It may well be questioned whether, in the course of a like period of time, any country has ever undergone greater transitions, or made more rapid strides along the path of civilization than has Japan during the last quarter of a century. A group of numerous islands, situated on the high-road and thoroughfare of maritime traffic across the Pacific, between the Eastern and Western hemispheres, and in area considerably exceeding Great Britain and Ireland,—Japan, until thirty years ago, was a terra incognita to the rest of the world; exceeding even China in its conservatism and exclusiveness. And now, within a space of some five-and-twenty years, such changes have come about as to have given birth to the expression,—“the transformation of Japan.” The more conspicuous of these changes are summed up by a recent writer in the following words:—“New and enlightened criminal codes have been enacted; the methods of judicial procedure have been entirely changed; thoroughly efficient systems of police, of posts, of telegraphs, and of national education have been organized; an army and a navy modelled after Western patterns have been formed; the finances of the Empire have been placed on a sound basis; railways, roads, and harbours have been constructed; an efficient mercantile marine has sprung into existence; the jail system has been radically improved; an extensive scheme of local government has been put into operation; a competitive civil service has been organized; the whole fiscal system has been revised; an influential and widely-read newspaper press has grown up with extraordinary rapidity; and government by parliament has been substituted for monarchical absolutism.” At the present day, an Englishman travelling in Japan is constantly meeting numbers of his countrymen, intent on either business or pleasure; while at all the principal cities and places of resort, handsome new hotels, fitted in Western style, are to be found. The Mikado may be seen driving through his Capital in a carriage that would not be out of place in the Parks of London or Paris; and at Court ceremonies European dress is de rigueur. English is taught in all the better-class schools, and at the Universities the works of such authors as Bacon, Locke, Macaulay, Darwin, John Stuart Mill, Herbert Spencer, are in constant request with the students. In short, on every side evidence is afforded, that be it for better or for worse, the old order is fast changing and giving place to new.
The circumstances which have brought about these wonderful changes can only be very briefly indicated here. It was towards the middle of the sixteenth century that Japan first came into contact with the Western world; the first traders to arrive being the Portuguese, who were followed some sixty years later by the Dutch, and in 1613 by a few English ships. To all of these alike a hospitable reception appears to have been accorded; nor is there any doubt that Japanese exclusiveness was a thing of subsequent growth, and that it was based only on a sincere conviction that the nation's well-being and happiness would be best consulted by refusing to have dealings with the outer world. And indeed, that the Japanese should have arrived at this decision is by no means to be wondered at; their first experience of foreign intercourse having been singularly unfortunate. The unhappy breach, which eventually led to Japan entirely closing her ports to foreign traffic, was, it would seem, due partly to the attitude of harsh intolerance and general interference adopted by certain of the Roman Catholic missionaries, who by this time had arrived in the country: and partly to the insinuations made by the Dutch that the Portuguese were aiming at territorial aggrandizement. Anyhow, in 1624, Japan was entirely closed to foreign trade, save for some concessions,—accompanied by the severest restrictions,—permitted to the Dutch; no foreigners were allowed to enter, and no natives to leave, the empire; the missionaries were expelled, and Christianity was prohibited under pain of death. The Japanese, as has been said, “suspected everybody and shut out the world.” Previous to this crisis the English had retired; but when, in 1673, our country sought to resume friendly relations, the connexion existing between the English and Portuguese courts proved an insuperable obstacle. Subsequent overtures made in 1849, were courteously but firmly rejected; though the period of Japan's isolation was, as later events proved, almost at an end. In 1853, the Government of the United States despatched a fleet across the Pacific, under the command of Commodore Perry, to insist upon the surrender of a policy which, it was urged, no one nation of the world had a right to adopt towards the rest. Whether the arguments with which this position was advanced would of themselves have prevailed, is impossible to say; but since it was evident that should words fail, sterner measures would be resorted to, Japan had no choice but to submit. Treaties were accordingly concluded, first with the United States, and subsequently with England and other European powers; by virtue of which a few ports were grudgingly opened, and Japanese subjects permitted to engage in commercial transactions with the outside world. For the first few years, it is certain that a strong feeling of suspicion and dislike towards foreigners was rife; but in 1868 events occurred which brought about a complete change in the whole situation. For some six hundred years a dual system of government had existed in Japan. On the one hand, was the Mikado, supposed to trace a lineage of unbroken descent from the gods, and accorded a veneration semi-divine, but living in seclusion at the city of Kyoto, with such powers of administration as he still retained confined to matters of religion and education. On the other hand, was the Shogun, or Tycoon, the acknowledged head of a feudalism, which, while nominally recognizing the Mikado's authority, had usurped the sovereign power, and really governed the country. But in 1868, the altered circumstances in which Japan found herself brought about a revolution. The ancient nobility were filled with indignation and disgust at the Tycoon so far violating Japanese tradition as to enter into treaties with foreign countries; and, as a consequence of this rupture, the Shogunate, whose power had for some time been waning, completely collapsed. The Mikado was restored to imperial power, and at once entered upon a policy which has been consistently adhered to, and received with favour by the people generally, who had grown impatient of the restraint which environed them. That policy may be termed the Europeanization of the Empire; and in it we have the explanation of the Japan of to-day.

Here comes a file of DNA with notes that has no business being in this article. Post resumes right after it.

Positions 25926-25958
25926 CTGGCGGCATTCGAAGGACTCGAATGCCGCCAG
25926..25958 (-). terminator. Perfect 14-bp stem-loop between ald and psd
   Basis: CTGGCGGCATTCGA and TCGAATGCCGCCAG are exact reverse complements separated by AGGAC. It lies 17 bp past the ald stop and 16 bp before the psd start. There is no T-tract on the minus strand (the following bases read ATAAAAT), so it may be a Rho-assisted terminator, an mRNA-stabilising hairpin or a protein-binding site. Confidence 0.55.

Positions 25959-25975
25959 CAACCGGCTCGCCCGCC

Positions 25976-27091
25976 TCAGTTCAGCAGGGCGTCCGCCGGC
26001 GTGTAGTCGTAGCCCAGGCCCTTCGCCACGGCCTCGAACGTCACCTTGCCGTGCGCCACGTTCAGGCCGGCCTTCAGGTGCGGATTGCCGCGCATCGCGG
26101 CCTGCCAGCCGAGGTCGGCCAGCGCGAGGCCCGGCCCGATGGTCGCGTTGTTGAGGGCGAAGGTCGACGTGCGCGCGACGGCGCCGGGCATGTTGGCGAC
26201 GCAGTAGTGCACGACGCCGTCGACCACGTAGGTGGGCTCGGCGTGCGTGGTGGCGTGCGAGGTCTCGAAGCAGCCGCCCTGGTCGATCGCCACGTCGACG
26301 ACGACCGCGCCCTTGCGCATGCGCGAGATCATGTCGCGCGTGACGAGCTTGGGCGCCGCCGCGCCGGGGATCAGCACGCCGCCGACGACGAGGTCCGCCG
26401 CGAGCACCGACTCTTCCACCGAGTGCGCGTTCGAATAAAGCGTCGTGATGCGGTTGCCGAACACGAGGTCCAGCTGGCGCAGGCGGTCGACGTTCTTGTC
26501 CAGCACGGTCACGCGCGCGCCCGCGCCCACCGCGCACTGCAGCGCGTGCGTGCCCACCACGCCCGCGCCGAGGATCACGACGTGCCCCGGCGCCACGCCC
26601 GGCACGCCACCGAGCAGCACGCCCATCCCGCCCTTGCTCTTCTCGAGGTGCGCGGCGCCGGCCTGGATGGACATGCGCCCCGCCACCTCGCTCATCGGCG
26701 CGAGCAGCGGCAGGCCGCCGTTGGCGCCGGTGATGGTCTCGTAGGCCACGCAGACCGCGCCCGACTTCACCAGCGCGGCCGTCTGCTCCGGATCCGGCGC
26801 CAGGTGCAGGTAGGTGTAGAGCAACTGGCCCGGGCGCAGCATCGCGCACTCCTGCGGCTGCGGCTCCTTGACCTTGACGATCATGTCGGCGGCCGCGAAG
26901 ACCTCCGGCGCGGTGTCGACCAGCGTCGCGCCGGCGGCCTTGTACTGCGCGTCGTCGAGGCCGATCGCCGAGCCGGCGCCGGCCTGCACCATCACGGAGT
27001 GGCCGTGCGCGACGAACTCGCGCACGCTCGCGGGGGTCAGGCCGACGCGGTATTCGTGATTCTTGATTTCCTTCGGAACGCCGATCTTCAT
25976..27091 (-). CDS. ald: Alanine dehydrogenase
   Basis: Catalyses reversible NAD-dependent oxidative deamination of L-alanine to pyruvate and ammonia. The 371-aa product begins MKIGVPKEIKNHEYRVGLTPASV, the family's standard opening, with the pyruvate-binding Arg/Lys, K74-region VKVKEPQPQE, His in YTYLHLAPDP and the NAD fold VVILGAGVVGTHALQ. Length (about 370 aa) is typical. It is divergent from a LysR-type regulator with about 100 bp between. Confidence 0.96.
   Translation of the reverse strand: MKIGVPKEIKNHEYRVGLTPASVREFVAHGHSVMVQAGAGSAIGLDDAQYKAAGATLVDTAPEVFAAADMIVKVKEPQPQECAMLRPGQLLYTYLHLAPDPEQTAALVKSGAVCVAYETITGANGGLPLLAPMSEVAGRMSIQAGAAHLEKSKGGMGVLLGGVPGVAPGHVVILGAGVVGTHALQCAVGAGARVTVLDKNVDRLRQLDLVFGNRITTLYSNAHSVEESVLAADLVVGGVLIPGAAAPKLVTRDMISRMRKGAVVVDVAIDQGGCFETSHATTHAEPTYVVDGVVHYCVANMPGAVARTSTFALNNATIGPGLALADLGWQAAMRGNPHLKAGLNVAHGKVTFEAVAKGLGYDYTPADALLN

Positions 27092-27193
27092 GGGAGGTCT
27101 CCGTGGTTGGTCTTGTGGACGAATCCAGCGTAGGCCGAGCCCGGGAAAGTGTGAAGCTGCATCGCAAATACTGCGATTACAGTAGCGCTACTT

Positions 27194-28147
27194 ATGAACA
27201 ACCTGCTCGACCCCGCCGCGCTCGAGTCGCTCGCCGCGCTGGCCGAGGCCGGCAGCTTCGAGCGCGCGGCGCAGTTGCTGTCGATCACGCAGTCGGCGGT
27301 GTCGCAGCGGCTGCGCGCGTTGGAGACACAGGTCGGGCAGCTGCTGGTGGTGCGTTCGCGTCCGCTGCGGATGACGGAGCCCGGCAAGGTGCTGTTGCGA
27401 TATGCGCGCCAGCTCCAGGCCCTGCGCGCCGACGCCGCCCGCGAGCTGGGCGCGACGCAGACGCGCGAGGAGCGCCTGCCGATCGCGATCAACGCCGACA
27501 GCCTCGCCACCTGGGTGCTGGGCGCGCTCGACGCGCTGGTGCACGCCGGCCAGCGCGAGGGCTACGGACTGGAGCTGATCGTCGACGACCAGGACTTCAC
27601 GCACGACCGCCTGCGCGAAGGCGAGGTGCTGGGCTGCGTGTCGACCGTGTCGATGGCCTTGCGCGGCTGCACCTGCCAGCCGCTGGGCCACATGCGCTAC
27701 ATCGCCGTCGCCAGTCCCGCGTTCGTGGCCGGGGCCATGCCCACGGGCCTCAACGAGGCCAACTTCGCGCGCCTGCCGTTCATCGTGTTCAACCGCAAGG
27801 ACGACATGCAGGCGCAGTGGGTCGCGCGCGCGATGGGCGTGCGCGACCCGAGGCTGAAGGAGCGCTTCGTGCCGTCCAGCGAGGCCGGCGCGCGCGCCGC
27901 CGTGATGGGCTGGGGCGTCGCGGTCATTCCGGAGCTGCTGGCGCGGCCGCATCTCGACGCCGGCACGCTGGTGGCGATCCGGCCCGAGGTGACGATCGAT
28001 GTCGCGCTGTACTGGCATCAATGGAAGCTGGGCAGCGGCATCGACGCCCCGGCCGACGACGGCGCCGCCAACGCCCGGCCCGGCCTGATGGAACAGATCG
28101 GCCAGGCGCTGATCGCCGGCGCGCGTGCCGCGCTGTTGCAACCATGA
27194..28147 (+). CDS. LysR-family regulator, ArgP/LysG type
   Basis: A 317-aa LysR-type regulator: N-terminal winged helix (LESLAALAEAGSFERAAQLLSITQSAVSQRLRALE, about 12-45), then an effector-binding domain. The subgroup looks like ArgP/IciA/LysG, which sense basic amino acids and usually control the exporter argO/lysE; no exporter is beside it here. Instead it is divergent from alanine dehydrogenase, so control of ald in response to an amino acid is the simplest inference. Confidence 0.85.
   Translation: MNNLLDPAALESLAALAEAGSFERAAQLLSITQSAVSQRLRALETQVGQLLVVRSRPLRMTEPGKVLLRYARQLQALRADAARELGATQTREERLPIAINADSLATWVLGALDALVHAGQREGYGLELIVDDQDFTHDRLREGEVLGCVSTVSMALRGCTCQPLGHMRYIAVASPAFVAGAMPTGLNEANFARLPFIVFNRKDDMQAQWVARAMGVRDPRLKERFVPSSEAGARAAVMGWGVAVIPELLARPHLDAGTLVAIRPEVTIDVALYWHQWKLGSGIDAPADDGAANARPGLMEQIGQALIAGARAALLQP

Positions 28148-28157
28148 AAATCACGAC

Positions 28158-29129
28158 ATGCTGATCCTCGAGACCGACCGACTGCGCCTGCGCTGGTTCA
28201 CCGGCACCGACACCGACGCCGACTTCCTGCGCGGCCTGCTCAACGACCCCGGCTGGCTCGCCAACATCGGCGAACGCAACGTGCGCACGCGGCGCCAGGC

It is not surprising that the interest excited in England, with regard to a country which has experienced such remarkable changes, should be of the greatest—especially when it is remembered in how large a degree English influence has contributed to produce them. We may be certain, also, that the still further developments the future has in store, will be followed in our own country with a close attention. Equally natural is it that, in these days of so great fashion and facility for travelling, increasing numbers of English people should avail themselves of the opportunity of exploring a country so entirely unique, and so rich in its attractions of nature and of art. These circumstances have combined to call into existence a large number of books on Japan, from which any, who are unable to visit it in person, may obtain as good an idea as is possible by reading of the country, its people, and its customs. Indeed it is by no means easy for any writer now to fasten upon an aspect of the subject, in which he does not find himself forestalled. That, however, on which, so far as I understand, least has been written, is precisely that towards which my own main attention was directed from the time of my leaving England, and throughout the period of my visit to the country,—namely, the religious aspect. That the following pages must be very imperfect in the statement they supply, I am well aware; and that, despite my efforts to obtain trustworthy information, they will not prove free from inaccuracy or mistake is extremely probable. But I was induced to enter upon their preparation by a series of circumstances that appeared to favour such a task, and need not be specified here. For the material supplied to me, however, by one kind friend in particular, without whose assistance these articles would never have been attempted, I must express my special obligation. I would gladly refer to him by name, did I feel at liberty to do so without obtaining his permission, which I have not, at the time of writing, the opportunity of asking. Also, among the books I have consulted on the subject, I must acknowledge my great indebtedness to Messrs. Chamberlain and Mason's excellent Handbook for Japan (Murray, 1891); and to a copy of Dr. E. J. Eitel's Lectures on Buddhism (Trübner, 1871), given me by the author, at the close of a most interesting day spent under his guidance. The sketch Map of Japan is inserted by the kind permission of the “Guild of St. Paul.”